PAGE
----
Zika Virus Treatment Targets Identified by Research Groups
Research groups from around the world have identified potential therapeutic targets for treating active Zika virus.
Just as federally supported efforts to develop a vaccine to prevent future Zika virus infections have gained momentum, thanks in large part to increased funding, now multiple research groups are also active in identifying potential therapeutic targets for treating active disease.
Indeed, a team of scientists from various institutions in Poland has demonstrated a unique role for the serine protease NS3, which is active in flaviviruses such as the Zika virus, and is responsible for protein processing and replication. Their work, which was published online on October 7 by the journal FEBS Letters, highlights that NS3 is expressed by Zika virus and, according to the authors, “pave[s the] way for screening potential intracellular substrates of NS3 and for developing specific inhibitors of this [Zika virus] protease.”
Meanwhile, a team of researchers in Rome has developed a model demonstrating how the Zika virus evolves as it interacts with the human immune system and spreads among populations, using homology modelling and T- and B-cells epitope prediction. Their findings were published on September 27 in the journal Pathogens and Global Health.
With regard to NS3, earlier research has established that sequence identity between flaviviruses such as Zika virus and West Nile and protease domains is high. In fact, flavivirus NS3 protease is already a clinically proven target for antiviral therapy in hepatitis C, the Polish authors note.
To explore its potential role in the Zika virus, the authors sought to profile the P1-P4 substrate specificity of the NS2B-NS3 protease via combinatorial chemistry, using the “split-and-mix” method to link a C-terminal fragment of the NS2B cofactor domain to the N-terminus of NS3 protease via 9 amino acid linker G4SG4. They found that Zika virus NS3 protease “follows the typical pattern for flaviviruses” in that it processes the P1 arginine at the C-terminal end. In West Nile virus, earlier studies have suggested that a Lys-Lys combination is preferred at the P3-P2 sites, whereas yellow fever viruses and Dengue proteases prefer P2 arginine and P3 lysine. Conversely, the Polish researchers highlighted that, in the Zika virus, the optimal P3-P2 combination appears to be Lys-Lys or Lys-Arg, as the Zika NS3 protease has a “very strong requirement for lysine.”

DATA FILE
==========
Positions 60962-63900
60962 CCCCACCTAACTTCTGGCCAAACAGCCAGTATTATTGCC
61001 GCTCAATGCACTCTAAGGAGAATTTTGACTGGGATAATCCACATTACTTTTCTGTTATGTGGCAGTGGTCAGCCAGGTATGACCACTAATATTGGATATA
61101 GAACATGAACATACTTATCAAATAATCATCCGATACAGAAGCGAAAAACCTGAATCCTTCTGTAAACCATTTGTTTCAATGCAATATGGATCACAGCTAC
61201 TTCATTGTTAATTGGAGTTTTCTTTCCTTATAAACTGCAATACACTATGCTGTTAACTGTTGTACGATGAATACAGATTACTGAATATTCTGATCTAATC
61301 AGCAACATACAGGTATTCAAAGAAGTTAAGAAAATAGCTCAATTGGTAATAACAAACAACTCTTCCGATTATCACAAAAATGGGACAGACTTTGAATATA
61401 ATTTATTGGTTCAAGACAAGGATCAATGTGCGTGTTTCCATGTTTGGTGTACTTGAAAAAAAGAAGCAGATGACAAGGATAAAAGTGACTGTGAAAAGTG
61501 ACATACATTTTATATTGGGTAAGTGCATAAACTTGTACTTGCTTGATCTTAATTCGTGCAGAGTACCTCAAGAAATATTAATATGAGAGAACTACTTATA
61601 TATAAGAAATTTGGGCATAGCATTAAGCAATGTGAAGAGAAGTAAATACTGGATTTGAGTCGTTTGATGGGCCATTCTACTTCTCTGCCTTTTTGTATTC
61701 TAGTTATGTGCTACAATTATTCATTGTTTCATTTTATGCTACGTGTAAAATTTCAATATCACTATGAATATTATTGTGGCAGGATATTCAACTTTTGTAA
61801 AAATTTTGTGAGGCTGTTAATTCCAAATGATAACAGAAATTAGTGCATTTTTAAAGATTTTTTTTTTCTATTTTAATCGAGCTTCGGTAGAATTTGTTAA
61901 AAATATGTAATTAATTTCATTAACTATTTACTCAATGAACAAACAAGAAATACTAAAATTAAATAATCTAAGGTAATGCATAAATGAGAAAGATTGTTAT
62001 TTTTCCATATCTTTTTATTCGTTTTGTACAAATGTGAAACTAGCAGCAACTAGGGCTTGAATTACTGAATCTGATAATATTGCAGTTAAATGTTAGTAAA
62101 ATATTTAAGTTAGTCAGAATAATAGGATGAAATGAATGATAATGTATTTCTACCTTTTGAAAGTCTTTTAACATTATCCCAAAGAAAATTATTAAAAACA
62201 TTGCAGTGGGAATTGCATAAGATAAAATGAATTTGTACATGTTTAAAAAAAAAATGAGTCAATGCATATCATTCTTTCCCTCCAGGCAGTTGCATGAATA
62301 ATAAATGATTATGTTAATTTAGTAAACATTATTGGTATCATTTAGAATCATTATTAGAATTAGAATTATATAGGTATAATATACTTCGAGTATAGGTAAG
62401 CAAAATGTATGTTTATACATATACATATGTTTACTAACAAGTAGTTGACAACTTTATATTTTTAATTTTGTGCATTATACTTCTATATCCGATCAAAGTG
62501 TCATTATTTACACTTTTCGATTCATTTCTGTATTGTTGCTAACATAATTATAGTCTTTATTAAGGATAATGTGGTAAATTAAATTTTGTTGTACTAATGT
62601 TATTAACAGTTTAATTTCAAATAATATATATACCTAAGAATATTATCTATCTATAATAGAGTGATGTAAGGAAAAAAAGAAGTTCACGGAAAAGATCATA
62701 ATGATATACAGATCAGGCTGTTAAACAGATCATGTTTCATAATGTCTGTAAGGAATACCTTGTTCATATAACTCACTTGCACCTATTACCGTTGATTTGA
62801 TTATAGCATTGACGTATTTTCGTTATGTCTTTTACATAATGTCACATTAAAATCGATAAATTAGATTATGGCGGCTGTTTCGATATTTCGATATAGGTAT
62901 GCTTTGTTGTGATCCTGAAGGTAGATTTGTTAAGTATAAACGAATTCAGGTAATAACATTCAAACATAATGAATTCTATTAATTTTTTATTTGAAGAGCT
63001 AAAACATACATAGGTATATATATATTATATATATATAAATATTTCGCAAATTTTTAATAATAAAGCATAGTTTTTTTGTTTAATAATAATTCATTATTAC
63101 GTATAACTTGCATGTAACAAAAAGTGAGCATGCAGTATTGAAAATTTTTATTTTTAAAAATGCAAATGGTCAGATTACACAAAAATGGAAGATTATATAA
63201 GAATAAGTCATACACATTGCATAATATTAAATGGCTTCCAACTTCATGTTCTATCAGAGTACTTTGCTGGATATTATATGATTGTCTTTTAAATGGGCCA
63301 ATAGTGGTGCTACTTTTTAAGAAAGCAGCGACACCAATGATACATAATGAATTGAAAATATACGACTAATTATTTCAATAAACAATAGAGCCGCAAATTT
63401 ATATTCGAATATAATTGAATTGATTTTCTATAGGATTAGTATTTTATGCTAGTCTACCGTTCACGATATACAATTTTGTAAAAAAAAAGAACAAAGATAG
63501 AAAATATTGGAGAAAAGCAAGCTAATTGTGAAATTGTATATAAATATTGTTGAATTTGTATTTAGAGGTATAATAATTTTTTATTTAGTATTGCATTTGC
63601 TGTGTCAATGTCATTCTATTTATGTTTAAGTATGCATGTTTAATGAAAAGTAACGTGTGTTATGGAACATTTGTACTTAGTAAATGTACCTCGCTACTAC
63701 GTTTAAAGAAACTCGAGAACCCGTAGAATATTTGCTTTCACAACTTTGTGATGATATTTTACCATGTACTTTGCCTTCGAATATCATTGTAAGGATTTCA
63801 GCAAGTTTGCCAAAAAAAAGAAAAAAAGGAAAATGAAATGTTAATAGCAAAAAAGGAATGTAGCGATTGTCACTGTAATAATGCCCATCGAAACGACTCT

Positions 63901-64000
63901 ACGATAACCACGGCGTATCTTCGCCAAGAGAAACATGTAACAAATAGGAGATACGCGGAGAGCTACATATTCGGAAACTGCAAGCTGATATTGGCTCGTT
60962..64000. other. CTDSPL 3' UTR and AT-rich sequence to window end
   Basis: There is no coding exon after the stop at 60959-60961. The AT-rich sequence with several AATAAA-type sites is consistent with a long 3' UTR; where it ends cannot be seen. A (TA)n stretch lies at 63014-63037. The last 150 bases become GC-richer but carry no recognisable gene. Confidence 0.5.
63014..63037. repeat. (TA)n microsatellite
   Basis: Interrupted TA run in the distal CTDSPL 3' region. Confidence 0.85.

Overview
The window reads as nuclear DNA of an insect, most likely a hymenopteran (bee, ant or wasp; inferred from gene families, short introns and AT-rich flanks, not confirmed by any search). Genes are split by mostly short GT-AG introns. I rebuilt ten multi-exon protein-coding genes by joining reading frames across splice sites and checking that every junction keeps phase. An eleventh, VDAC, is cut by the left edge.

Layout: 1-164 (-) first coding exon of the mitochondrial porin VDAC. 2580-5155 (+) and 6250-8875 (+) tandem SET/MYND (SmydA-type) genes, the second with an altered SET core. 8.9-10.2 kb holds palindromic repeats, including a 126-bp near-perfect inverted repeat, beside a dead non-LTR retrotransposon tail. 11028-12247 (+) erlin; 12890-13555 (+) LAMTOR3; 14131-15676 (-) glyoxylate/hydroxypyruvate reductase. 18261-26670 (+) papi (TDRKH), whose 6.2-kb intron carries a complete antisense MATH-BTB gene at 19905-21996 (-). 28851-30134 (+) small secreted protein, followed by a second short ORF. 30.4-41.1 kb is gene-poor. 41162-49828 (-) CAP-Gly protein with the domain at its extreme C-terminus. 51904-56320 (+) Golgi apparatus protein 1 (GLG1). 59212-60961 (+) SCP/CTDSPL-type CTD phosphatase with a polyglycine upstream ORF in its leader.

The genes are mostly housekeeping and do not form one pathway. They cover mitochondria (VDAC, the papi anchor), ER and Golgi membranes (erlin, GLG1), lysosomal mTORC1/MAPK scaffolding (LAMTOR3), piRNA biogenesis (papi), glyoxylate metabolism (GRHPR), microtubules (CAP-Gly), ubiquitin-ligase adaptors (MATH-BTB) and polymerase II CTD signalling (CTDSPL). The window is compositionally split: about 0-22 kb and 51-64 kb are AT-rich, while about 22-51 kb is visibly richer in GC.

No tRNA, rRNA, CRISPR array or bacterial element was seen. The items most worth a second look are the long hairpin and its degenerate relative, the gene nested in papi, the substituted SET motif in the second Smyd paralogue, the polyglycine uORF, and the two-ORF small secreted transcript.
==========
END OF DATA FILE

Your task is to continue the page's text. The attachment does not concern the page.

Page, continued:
The authors did not respond to requests for comment; however, they wrote in their study, “Our results demonstrate that this enzyme shares substrate specificities previously described for other flaviviruses, with some peculiarities. Precise mapping of the substrate specificity will allow for the development of highly specific inhibitors with minimal effect on cellular proteases.
Additionally, this data will enable further studies of potential cellular targets of the [Zika virus] NS3 protease… Our findings will allow for the future screening of potential cellular substrates and facilitate better understanding of the [Zika virus] infectious process. These results will also allow for the design of novel protease inhibitors with high specificity towards the [Zika virus] protease.”
In another genome analysis, their Italian counterparts found that the Zika virus has two distinct genotypes—African and Asiatic—as well as two separate clades, with Clade I representing African gene sequences and Clade II characterizing Asiatic and Brazilian sequences.
Interestingly, given that Brazil has been the epicenter of the current Zika virus outbreak since 2014, they noted that the Brazilian sequence appears to be closely related to a sequence from French Polynesia, suggesting that the mosquito-borne virus may have been introduced to the South American country during the Va'a World Sprint Canoeing Championships, which were held in Rio de Janeiro that same year. The competition included a team from French Polynesia.
They also demonstrated that antigenic variability, and as well as pre-existing immunity caused by cross-reactions with other viruses such as Dengue and Chikungunya, may influence Zika virus infection. Of course, these cross-reactions have also served to make diagnosis of Zika virus infection a clinical challenge, which may have been a factor in its continued spread.
The authors of the Pathogens and Global Health paper could not be reached for comment; however, they noted that “understanding the differences and similarities between Zika and other flaviviruses, such as the Dengue fever and Chikungunya viruses, is essential if effective drugs, vaccines and Zika-specific immunological tests for large population screening are to be designed.”
Brian P. Dunleavy is a medical writer and editor based in New York. His work has appeared in numerous healthcare-related publications. He is the former editor of Infectious Disease Special Edition.